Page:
{8} The State further argues for a second aggravating factor with respect to the murder of Mrs. Tafoya; that Defendant had the intent to kill her during the commission of a kidnapping. Defendant challenges the trial court's finding of probable cause regarding both the aggravating factors. We now review both determinations.


Standard of Review

{9} In Ogden, we held that a pretrial ruling is appropriate to assess aggravating death penalty factors, and thereby prevent unwarranted death penalty prosecutions and needless waste of time, expense and judicial resources. 118 N.M. at 238-39, 880 P.2d at 849-50. "Pretrial review of aggravating circumstances is intended to screen out only those cases in which the State does not have

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any significant factual or legal basis for pursuing the death penalty. . . ." Id. at 240, 880 P.2d at 851. Accordingly, we apply a probable cause standard of review. Id.

{10} The standard of review for rulings on probable cause will be affected depending on whether the question is one of fact, law or mixed fact and law. Id. at 239, 880 P.2d at 850. When the district court is presented with a question of fact or a mixed question of fact and law, as in this case, it should dismiss when there is no probable cause to believe the aggravating circumstance is present. Id. The State bears the burden of persuasion to establish probable cause. Id. at 240, 880 P.2d at 851. The district court does not weigh the evidence and, on appeal, we review questions of fact to "see whether the district court correctly evaluated probable cause to support the aggravating circumstance." Id.; accord State v. Coffin, 1999-NMSC-038, ¶ 48, 128 N.M. 192, 991 P.2d 477. Probable cause exists when there is "`that degree of evidence to bring within reasonable probabilities the fact that [an aggravating circumstance] was committed by the accused.'" State v. Young, 2004-NMSC-015, ¶ 2, 135 N.M. 458, 90 P.3d 477 (quoting State v. Garcia, 79 N.M. 367, 368-69, 443 P.2d 860, 861-62 (1968)).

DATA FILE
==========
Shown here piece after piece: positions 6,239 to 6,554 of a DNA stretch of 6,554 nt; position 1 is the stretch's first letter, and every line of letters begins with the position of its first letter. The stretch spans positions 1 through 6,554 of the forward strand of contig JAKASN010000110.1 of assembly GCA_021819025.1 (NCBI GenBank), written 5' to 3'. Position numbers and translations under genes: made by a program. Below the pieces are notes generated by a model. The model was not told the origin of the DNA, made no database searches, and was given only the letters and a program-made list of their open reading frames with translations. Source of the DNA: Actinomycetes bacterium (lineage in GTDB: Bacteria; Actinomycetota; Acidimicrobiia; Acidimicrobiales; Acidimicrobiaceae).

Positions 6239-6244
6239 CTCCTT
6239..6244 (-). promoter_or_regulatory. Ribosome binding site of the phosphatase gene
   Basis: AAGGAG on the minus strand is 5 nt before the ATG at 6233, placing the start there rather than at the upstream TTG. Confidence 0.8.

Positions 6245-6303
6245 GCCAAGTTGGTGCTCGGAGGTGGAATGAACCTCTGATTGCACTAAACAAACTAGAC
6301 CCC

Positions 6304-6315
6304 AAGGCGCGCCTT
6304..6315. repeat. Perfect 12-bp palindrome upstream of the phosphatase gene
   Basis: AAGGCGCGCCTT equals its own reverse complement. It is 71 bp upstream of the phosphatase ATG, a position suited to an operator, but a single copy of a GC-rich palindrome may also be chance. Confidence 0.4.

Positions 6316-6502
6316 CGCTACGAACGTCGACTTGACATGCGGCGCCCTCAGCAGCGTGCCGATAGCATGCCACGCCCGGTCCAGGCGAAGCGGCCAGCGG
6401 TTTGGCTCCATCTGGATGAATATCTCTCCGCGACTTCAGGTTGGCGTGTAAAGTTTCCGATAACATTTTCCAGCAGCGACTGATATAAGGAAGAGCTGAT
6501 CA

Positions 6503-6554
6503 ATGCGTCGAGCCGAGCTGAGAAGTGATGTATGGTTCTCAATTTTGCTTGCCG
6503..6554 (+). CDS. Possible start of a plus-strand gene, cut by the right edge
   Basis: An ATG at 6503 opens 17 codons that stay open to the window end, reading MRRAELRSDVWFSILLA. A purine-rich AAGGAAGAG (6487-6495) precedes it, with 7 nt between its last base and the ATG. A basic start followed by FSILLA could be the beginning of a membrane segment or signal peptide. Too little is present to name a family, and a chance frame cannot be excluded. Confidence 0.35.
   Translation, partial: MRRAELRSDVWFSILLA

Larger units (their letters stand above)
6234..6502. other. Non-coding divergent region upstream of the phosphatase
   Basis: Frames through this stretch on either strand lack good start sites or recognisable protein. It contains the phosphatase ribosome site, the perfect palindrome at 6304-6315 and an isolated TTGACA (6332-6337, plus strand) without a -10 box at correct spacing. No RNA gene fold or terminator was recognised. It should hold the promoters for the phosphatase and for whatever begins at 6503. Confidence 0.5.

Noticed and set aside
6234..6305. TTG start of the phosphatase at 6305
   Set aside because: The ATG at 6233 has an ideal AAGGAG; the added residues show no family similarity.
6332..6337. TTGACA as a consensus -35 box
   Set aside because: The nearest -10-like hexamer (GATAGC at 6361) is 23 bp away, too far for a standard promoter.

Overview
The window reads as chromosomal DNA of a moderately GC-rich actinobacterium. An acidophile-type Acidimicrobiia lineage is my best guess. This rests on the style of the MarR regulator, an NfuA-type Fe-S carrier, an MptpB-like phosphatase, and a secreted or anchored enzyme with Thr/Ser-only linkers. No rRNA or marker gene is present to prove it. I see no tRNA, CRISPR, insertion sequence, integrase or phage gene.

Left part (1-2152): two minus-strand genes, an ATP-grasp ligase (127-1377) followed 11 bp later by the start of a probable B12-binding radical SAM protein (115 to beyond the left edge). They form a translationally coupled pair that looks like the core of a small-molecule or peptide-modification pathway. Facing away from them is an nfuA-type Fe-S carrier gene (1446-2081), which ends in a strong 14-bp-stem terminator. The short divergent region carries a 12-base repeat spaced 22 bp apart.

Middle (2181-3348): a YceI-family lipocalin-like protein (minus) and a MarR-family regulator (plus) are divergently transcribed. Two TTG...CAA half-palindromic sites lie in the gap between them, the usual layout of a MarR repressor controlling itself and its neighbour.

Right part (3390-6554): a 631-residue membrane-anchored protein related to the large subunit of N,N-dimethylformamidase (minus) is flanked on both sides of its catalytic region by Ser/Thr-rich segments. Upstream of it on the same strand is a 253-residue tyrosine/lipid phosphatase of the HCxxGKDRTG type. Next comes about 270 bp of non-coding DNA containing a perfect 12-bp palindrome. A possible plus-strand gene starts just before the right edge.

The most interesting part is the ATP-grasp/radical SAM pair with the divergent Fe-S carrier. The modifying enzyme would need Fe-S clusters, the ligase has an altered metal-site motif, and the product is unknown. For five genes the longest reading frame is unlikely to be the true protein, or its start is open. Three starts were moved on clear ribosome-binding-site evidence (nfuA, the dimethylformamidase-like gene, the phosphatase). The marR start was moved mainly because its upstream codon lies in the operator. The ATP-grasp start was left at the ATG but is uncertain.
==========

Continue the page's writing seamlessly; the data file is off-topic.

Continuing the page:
Aggravating Circumstances

{11} To avoid the arbitrary imposition of capital punishment, the State must insure that aggravating factors "justify the imposition of a more severe sentence on the defendant compared to others found guilty of murder." Zant v. Stephens, 462 U.S. 862, 877, 103 S.Ct. 2733, 77 L.Ed.2d 235 (1983); see also McCleskey v. Kemp, 481 U.S. 279, 305, 107 S.Ct. 1756, 95 L.Ed.2d 262 (1987); Gregg v. Georgia, 428 U.S. 153, 197, 96 S.Ct. 2909, 49 L.Ed.2d 859 (1976). To justify the death penalty, the United States Supreme Court has mandated that states create a sentencing scheme that insures the punishment of death is only applied to "materially more `depraved'" murderers, a narrowly tailored class of the worst offenders. Godfrey v. Georgia, 446 U.S. 420, 433, 100 S.Ct. 1759, 64 L.Ed.2d 398 (1980); see also State v. Clark, 108 N.M. 288, 304, 772 P.2d 322, 338 (1989), overruled on other grounds by State v. Henderson, 109 N.M. 655, 789 P.2d 603 (1990) (citing Godfrey). To this end, the Capital Felony Sentencing Act enumerates seven aggravating circumstances that make a first degree murder eligible for the death penalty. The two at issue here are murder of a witness, and murder, with intent to kill, during the commission of a kidnapping. See § 31-20A-5(B), (G).

Murder of a Witness

{12} A first degree murder becomes death eligible if the murder is of a "witness to a crime or any person likely to become a witness to a crime, for the purpose of preventing report of the crime or testimony in any criminal proceeding." Section 31-20A-5(G); see also UJI 14-7023. To establish this aggravating factor at trial, the State must prove beyond a reasonable doubt that (1) the victim was a witness to a crime or was likely to become a witness to a crime, and (2) the defendant murdered the victim with the motive to prevent the victim from reporting the crime or testifying in a criminal proceeding. UJI 14-7023. The crime witnessed must be separate from the murder. Id. The key is the defendant's motive or reason for killing the victim. Clark, 108 N.M. at 304, 772 P.2d at 338. At the pretrial Ogden stage, the issue is whether the State can show "probable cause to believe a jury could reasonably find that [the defendant] killed the victim as a witness." State v. Willis, 1997-NMSC-014, ¶ 18, 123 N.M. 55, 933 P.2d 854.

{13} When ruling on the existence of probable cause that murder was committed for the purpose of silencing a witness, we bear in mind the legislative policy in enumerating a limited number of narrowly tailored aggravating circumstances. In creating these limited circumstances in Section 31-20A-5(B), our Legislature determined that murderers who kill witnesses to prevent them from testifying or reporting a separate crime, represent a narrowly tailored class. Narrowing the class of murders to which the death penalty applies, in part to those murders committed to avoid detection and arrest, withstands Eighth Amendment scrutiny and

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is therefore a constitutional application of the death penalty. Clark, 108 N.M. at 304, 772 P.2d at 338.

{14} In so narrowing this class of murderers, the Legislature, lest it run afoul of the Eighth...